Recalibration of Expectations as to AI Capabilities can be Painful and Costly
Monday, July 9, 2018 at 10:32AM
Charlie in Digital Financial Reporting

It is really, really hard to figure out if the claims people make about artificial intelligence (AI) will come to pass.  This article, Self-driving cars are headed toward an AI roadblock, highlights 2015 predictions about when self-driving cars would be on the road. Per those predictions, we should be seeing more driverless cars than we are seeing.

So, what is the problem? In a word: quality. Consider the following excerpt from the above article:

But the dream of a fully autonomous car may be further than we realize. There’s growing concern among AI experts that it may be years, if not decades, before self-driving systems can reliably avoid accidents. As self-trained systems grapple with the chaos of the real world, experts like NYU’s Gary Marcus are bracing for a painful recalibration in expectations, a correction sometimes called “AI winter.” That delay could have disastrous consequences for companies banking on self-driving technology, putting full autonomy out of reach for an entire generation.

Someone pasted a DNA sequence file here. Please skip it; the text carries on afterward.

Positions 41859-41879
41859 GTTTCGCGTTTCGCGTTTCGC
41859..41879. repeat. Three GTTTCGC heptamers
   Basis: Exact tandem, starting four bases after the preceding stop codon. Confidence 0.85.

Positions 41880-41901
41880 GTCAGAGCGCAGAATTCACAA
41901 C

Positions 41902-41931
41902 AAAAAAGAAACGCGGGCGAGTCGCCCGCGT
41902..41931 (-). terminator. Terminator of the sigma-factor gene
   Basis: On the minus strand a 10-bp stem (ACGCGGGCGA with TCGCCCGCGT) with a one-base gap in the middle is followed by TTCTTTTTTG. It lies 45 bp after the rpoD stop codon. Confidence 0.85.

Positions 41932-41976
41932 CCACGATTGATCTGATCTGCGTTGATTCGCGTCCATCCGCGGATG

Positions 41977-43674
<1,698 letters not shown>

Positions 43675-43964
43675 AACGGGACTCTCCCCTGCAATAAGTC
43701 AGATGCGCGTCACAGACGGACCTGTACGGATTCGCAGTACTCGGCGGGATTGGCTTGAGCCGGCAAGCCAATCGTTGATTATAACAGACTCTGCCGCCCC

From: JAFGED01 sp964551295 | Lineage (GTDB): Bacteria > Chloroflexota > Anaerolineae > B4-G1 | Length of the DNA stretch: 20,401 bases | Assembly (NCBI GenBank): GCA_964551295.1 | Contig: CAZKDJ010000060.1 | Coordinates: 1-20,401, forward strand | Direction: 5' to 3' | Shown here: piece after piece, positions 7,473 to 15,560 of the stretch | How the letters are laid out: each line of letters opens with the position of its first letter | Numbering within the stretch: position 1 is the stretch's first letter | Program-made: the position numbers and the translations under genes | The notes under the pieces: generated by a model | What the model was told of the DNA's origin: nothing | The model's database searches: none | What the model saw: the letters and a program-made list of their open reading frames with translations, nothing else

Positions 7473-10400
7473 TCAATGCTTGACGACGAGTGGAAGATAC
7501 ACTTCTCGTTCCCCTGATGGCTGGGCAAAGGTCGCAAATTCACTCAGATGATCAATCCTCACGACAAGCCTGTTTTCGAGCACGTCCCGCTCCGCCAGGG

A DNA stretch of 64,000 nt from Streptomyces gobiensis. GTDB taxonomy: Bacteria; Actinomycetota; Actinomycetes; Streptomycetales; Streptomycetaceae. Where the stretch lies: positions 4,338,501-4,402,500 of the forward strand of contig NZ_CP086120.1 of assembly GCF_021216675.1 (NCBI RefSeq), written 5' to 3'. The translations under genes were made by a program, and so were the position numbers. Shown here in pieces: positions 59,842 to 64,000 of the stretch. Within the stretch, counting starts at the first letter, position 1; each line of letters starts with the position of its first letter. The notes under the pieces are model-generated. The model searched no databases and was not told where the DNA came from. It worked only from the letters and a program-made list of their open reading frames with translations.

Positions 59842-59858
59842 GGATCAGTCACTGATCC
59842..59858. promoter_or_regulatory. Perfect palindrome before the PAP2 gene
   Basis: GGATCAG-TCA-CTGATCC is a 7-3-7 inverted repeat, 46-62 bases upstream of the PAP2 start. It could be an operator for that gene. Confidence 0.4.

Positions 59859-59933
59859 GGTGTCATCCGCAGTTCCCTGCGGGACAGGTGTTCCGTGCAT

How do you evaluate the claims and predictions people pushing technology make? The answer is understanding the details.  That is why documents such as Computer Empathy are important. Today the world is full of people making predicts and claims but there are fewer that are actually delivering the goods.  If you really want to evaluate the predictions and claims of the snake oil salesmen trying to separate you from your money; then pay attention to the details.

It really is that simple.  It may not be easy if you have not been paying attention, you might have some catching up to do.

Don't get me wrong.  AI will work.  The question is what are the true capabilities.  Me, I am focusing on the easy end of the spectrum of AI functionallity, expert systems.  Expert systems is already a proven technology.

Article originally appeared on Intelligent XBRL-based structured digital financial reporting using US GAAP and IFRS (http://xbrl.squarespace.com/).
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